Lesson 13. Product Pricing and Pricing Strategies


There is fierce competition and fast-changing environment in the business. Cutting prices is not always the best answer to fight the competition. Reducing prices unnecessarily may lead to loss of profits. It may even signal to customers that the price is more important than the value.

Price in the narrowest sense can be defined as the amount of money charged for a product or service. However, in broader terms, it is the sum of all the values that customers give up in order to gain the benefits of having or using a product or services.


The price charged by the company falls between that is too high to produce any demand and one that is too low to produce profit. Therefore, production cost sets the floor price and products value perceived by the consumer sets the upper limit. The following figure summarizes the factors responsible for setting products price.

 Source: Philip Kotler, Principles of Marketing

  1. Customer Perception of Value: Good pricing begins with a complete understanding of the value that a product or service creates for customers. If the price set for the product is more than the consumer’s perceived value, then the product will not be sold in the market. Therefore, the price of the product should be less than or equal to the consumer’s perceived value of the product. Thus it sets the upper limit for the price. Considering this factor, the value based pricing approach is designed. According to this approach the marketer cannot design a product & marketing program & then set a price. Price is considered along with the other marketing mix variables before marketing program.

  2. Production Costs: Production costs sets the lower limit for the price in the long run. If a product is priced below its production costs, the firm will incur loss and thus may close down in the long run. The cost based pricing approach considers this factor. It involves setting prices based on the costs of producing, distributing and selling the product plus a fair rate of return for effort and risk.

  3. Other internal and external considerations:

  1. Overall marketing strategy, objectives, and mix: 

    • Price is only one element of the company’s broader marketing strategy. If the company has selected its target market & positioning carefully, then its marketing strategy will be straightforward.

    • Price depends on the objective company wants to achieve. It may be survival, profit maximisation, market share leadership, customer retention & relationship building

    • Price decision must be coordinated with product design, distribution, and promotion decisions to form consistent & effective integrated marketing programmes.

  2. Organisation considerations: The price also depends on the person in the organisation who decides the price.

  3. The market & demand: Before setting the price, pricing decision should obviously consider the expected demand for the product. This price demand relationship differs for different types of market.

- Pricing in different types of markets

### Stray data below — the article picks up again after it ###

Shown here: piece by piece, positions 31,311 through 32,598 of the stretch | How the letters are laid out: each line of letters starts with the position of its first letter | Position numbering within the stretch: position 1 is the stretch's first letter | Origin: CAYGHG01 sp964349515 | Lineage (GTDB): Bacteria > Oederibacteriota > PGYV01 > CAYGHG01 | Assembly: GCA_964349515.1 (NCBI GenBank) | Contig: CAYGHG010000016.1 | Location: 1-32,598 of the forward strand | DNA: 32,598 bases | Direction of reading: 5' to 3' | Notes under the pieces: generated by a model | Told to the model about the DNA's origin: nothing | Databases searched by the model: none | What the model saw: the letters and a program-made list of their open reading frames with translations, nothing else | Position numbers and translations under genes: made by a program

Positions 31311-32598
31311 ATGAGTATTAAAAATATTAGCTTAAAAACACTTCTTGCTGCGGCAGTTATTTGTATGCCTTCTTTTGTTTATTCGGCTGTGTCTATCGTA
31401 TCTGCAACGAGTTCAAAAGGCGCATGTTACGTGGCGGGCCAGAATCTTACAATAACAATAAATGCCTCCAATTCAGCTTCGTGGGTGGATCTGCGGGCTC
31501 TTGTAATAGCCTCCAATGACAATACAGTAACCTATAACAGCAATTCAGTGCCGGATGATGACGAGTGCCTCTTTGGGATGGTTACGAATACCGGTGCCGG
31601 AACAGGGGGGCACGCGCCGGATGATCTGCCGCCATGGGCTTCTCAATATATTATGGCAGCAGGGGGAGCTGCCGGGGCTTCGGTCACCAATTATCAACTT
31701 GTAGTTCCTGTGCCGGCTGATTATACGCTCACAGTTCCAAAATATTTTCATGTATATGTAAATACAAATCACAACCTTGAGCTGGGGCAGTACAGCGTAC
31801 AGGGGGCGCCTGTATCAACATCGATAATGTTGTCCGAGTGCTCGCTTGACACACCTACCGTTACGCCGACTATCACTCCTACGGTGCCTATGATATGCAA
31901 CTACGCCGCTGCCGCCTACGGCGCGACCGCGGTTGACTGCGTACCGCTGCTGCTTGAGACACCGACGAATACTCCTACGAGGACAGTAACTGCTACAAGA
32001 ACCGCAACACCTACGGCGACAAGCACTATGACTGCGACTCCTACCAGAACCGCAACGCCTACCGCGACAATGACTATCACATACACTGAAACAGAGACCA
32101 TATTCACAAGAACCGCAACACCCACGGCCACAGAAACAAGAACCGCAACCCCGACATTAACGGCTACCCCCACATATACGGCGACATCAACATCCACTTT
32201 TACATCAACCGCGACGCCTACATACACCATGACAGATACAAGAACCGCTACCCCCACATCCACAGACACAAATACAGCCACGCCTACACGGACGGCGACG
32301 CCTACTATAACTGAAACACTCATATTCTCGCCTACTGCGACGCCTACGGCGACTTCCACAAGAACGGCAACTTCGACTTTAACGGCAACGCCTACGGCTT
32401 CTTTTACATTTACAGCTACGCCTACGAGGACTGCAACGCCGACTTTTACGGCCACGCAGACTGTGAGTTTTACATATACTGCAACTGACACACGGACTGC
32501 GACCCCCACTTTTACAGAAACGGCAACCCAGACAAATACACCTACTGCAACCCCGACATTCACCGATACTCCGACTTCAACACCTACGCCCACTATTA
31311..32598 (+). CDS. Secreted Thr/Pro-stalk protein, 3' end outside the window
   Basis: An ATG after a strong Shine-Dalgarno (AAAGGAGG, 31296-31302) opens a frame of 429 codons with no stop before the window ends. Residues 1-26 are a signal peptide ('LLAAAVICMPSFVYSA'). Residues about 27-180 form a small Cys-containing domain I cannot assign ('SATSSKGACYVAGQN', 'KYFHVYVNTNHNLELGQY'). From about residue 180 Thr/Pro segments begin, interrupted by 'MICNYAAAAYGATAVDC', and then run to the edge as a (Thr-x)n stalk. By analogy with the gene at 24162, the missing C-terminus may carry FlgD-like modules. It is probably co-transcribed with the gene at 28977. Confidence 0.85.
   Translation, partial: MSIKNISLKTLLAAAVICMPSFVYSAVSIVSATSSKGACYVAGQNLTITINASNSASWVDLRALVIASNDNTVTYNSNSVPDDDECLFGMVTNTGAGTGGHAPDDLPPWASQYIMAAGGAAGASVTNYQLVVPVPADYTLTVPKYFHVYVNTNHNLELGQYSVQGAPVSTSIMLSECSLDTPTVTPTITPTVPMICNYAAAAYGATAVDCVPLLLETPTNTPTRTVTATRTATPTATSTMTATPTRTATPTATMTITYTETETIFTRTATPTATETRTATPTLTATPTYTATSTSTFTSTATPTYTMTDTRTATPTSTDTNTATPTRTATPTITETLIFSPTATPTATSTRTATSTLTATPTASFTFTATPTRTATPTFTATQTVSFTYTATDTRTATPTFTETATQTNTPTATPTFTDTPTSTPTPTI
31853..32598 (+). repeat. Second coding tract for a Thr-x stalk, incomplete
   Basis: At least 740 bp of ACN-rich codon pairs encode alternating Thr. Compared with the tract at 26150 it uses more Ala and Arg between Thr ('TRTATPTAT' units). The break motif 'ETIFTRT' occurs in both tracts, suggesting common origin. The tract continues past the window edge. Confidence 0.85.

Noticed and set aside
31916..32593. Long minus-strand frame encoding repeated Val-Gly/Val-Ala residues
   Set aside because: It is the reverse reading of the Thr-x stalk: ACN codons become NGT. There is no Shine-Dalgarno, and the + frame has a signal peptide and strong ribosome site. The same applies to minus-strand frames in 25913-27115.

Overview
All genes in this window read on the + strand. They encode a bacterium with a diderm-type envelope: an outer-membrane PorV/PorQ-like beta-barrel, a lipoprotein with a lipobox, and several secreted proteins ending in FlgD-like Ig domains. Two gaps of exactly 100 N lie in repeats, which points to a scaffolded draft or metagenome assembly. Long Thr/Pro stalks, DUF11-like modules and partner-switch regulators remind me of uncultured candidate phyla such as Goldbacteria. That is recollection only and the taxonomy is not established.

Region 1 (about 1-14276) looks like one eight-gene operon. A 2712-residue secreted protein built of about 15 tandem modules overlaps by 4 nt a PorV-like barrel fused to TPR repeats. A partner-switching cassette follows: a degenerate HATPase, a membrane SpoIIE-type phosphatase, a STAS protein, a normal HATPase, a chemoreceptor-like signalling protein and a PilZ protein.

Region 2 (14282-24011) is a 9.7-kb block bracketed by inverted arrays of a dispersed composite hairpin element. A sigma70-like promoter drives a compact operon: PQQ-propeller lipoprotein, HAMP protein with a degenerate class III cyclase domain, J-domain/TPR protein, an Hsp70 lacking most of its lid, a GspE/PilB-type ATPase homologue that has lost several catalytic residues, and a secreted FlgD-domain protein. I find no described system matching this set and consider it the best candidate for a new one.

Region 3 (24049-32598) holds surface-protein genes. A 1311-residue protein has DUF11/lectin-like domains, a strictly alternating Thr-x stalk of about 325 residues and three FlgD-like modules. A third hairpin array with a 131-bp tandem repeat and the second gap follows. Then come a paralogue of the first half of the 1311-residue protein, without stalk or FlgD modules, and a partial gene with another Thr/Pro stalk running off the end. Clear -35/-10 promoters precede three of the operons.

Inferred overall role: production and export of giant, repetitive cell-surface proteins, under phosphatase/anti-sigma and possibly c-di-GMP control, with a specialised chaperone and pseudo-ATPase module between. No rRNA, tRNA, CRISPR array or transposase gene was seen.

• Pure competition: This is type of market where there exist many sellers and many buyers. No single buyer or seller can influence the prevailing market prices. Therefore the pricing decision here should be just as per the prevailing market.

  • Monopolistic competition: The market consists of many buyers and many sellers with differentiated product trade over range of prices. Physical product is differentiated through quality, features, style, service etc.

  • Oligopolistic competition: Market consists of few sellers who are highly sensitive to each other’s pricing and marketing strategies. If a steel company slashes its prices, buyers will switch to this product. Therefore, other companies have to reduce their prices.

  • Pure monopoly: The market consists of one seller and many buyers. Seller may be government monopoly, private regulated monopoly of a private non regulated monopoly. Pricing is handled differently in each case. In regulated monopoly, government permits the company to set prices that yield fair return. Non- regulated monopolies are free to set prices at what market will bear.

- Analysing price demand relationship: This relationship is shown by demand curve. A curve that shows the number of units the market will buy in a given time period, at different prices that might be changed. In normal case the price demand are    inversely related. Thus company would sell less if it raised its price.  However, in case of prestige goods, demand curve slopes upward. Consumers think higher price means higher quality.

- Price elasticity of demand: A measure of the sensitivity of demand to changes in price. If the demand is elastic, the seller will consider lowering their prices. A lower price will yield more total revenue.

4. Competitor’s strategy and prices: In setting prices, company must also consider competitor’s costs, prices and market offerings.
5. Other external factors: Economic condition of the nation, government, social concerns etc.


  • Market skimming pricing: Setting a high price for a new product to skim maximum revenues layer by layer from the segments willing to pay high price. Here, company makes fewer but more profitable sales. The examples are HDTV, Blackberry cell phones. For this strategy to be successful, the product must satisfy the following conditions.